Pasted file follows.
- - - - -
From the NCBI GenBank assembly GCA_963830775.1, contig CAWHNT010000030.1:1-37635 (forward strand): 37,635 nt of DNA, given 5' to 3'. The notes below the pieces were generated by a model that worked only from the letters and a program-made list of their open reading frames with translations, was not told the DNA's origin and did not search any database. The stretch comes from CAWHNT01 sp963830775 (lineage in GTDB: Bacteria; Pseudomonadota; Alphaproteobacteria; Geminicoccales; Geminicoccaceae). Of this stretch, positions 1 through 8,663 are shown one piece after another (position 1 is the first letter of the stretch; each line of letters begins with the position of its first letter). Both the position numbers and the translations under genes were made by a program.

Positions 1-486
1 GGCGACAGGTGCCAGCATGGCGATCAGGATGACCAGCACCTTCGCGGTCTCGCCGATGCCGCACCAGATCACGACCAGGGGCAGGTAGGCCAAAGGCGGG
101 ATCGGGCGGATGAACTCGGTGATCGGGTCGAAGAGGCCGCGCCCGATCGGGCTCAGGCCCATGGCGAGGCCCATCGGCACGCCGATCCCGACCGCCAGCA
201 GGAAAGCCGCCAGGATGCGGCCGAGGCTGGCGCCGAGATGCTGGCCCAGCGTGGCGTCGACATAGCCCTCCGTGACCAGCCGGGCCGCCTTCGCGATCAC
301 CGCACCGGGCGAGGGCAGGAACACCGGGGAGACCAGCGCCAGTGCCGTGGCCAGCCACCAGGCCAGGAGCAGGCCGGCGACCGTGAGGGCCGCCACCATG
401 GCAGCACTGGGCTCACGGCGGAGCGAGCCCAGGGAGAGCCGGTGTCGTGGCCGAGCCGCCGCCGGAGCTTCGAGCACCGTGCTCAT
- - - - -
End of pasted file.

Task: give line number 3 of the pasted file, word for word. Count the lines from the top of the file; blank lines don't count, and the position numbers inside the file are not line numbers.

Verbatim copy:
1 GGCGACAGGTGCCAGCATGGCGATCAGGATGACCAGCACCTTCGCGGTCTCGCCGATGCCGCACCAGATCACGACCAGGGGCAGGTAGGCCAAAGGCGGG